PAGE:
Guest Author - Gayle E. Santana
McDonald’s has moved to make every cup of coffee from its McCafe’s count in the race to save the earth. The McCafe is a relatively new component to the fast food chain’s golden arches that aims for the perch now held by Starbucks along with other specialty coffee chains. Most of the McCafe’s are located outside the United States with 15 outlets opened in Japan in 2007. The McCafe’s beans will come only from farms that have the stamp of the Rainforest Alliance.
According to the Rainforest Alliance’s website, “Our independent seal of approval ensures that goods and services were produced in compliance with strict guidelines protecting the environment, wildlife, workers and local communities.” They also go on to say, “The Rainforest Alliance works to conserve biodiversity and ensure sustainable livelihoods by transforming land-use practices, business practices and consumer behavior.” The Rainforest Alliance does not want to be confused with the Rainforest Foundation and the Rainforest Action Network (RAN) even though they acknowledge that their goals are similar.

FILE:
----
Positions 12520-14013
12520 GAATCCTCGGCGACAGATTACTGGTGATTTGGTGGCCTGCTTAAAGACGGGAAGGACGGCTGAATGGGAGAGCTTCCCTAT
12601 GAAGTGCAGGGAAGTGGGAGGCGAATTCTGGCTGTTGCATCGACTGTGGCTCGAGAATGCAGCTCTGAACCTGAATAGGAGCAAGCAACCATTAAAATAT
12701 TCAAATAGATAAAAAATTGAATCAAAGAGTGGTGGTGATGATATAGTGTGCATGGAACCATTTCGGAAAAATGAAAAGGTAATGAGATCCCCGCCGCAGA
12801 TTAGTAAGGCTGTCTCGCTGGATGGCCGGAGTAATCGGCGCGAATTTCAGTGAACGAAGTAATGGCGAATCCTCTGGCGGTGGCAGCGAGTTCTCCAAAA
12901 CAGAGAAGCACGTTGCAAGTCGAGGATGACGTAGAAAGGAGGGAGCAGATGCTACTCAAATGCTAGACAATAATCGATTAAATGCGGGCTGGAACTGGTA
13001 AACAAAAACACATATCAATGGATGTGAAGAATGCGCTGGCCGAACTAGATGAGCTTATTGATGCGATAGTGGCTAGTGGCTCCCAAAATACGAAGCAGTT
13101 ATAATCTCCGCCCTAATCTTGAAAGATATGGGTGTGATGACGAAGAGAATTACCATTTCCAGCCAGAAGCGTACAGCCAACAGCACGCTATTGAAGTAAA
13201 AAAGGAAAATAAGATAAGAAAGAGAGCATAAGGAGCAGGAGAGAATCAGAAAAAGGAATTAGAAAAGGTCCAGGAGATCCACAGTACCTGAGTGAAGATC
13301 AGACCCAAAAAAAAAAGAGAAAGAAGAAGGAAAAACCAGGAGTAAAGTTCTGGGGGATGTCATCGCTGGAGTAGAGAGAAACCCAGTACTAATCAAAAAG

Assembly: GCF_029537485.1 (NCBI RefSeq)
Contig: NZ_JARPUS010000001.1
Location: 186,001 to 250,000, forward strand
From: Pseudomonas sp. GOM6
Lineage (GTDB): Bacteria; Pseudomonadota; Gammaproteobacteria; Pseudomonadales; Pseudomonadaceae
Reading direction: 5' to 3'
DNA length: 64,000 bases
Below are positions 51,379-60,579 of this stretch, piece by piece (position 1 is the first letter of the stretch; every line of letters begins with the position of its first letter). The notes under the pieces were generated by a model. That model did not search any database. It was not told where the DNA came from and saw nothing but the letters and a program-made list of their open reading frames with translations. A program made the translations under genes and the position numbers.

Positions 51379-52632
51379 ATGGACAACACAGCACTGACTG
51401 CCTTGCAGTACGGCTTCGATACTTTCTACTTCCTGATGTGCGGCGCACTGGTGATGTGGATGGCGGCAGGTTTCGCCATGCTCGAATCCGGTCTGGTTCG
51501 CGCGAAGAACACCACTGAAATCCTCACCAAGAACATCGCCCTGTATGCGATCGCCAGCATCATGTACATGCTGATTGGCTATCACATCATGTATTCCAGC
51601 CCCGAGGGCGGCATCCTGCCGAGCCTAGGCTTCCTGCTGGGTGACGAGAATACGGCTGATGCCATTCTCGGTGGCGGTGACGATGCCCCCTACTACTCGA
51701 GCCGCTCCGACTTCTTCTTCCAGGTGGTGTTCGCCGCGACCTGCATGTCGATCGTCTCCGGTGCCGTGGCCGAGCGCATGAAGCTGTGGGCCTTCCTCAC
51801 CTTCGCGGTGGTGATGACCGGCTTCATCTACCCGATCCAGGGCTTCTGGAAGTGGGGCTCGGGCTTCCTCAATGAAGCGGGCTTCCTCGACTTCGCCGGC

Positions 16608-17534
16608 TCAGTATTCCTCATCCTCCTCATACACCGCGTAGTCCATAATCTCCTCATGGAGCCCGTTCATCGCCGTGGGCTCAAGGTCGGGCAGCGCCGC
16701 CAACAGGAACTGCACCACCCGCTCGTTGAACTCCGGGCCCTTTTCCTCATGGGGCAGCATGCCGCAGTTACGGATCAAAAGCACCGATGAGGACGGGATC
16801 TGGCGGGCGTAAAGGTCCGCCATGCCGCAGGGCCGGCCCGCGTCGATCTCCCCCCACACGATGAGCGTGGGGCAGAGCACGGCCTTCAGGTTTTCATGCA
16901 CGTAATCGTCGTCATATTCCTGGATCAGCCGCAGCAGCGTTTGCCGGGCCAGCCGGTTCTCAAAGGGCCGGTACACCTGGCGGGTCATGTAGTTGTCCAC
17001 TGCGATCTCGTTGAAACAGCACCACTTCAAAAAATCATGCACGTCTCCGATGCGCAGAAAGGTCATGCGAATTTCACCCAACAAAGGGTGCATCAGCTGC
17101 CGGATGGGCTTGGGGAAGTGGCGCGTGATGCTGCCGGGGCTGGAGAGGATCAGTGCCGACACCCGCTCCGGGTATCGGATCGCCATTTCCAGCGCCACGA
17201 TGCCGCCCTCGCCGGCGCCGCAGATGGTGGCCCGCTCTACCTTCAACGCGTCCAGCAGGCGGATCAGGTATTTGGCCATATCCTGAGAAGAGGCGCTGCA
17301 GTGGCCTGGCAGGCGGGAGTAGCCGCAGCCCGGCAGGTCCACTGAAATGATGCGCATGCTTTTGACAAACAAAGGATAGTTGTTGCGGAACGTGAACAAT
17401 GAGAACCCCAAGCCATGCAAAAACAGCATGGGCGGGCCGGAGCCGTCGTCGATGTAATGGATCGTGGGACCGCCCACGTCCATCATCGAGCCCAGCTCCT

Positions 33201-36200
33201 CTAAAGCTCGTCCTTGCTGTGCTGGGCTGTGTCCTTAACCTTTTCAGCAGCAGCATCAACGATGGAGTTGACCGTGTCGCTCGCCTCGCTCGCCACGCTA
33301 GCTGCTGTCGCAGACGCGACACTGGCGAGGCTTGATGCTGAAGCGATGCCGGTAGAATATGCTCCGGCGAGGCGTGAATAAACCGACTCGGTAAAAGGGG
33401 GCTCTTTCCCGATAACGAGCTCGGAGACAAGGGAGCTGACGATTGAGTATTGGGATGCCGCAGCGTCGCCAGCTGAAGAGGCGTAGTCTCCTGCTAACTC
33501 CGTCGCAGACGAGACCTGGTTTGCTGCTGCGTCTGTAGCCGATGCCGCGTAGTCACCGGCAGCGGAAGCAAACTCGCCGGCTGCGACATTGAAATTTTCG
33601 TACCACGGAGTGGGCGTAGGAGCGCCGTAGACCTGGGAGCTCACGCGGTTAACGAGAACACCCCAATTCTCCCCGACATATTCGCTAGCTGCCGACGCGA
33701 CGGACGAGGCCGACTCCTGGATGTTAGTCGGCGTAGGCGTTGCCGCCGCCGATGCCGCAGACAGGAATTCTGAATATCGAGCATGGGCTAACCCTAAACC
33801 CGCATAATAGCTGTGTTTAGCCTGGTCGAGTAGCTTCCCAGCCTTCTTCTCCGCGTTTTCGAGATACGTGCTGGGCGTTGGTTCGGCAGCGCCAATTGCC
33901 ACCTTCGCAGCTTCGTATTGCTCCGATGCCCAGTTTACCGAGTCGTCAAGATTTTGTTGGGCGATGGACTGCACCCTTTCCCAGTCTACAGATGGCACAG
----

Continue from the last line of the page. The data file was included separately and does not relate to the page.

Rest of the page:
Will this move for greener coffee help the coffee farmers as well? While this coffee is grown in an environmentally responsible manner, it is not the same as Fair Trade. According to Wikipedia, “Fair trade is an organized social movement and market-based approach to alleviating global poverty and promoting sustainability. The movement advocates the payment of a fair price as well as social and environmental standards in areas related to the production of a wide variety of goods.”
While all of these certifications can be confusing and the question of how much the farmers actually benefit will probably never go away, the good news is that consciousness of these issues on a global level at least creates movement toward better solutions. A great article about the meaning of all of these certifications called, “Making Sense of Certification — Fair Trade, Direct Trade, Rainforest Alliance, UTZ, Whole Trade, and Organic” further explains.
If McDonald’s is trying to ensure success with its McCafe’s, addressing social issues such as Fair Trade and sustainability would certainly go a long way in making that happen.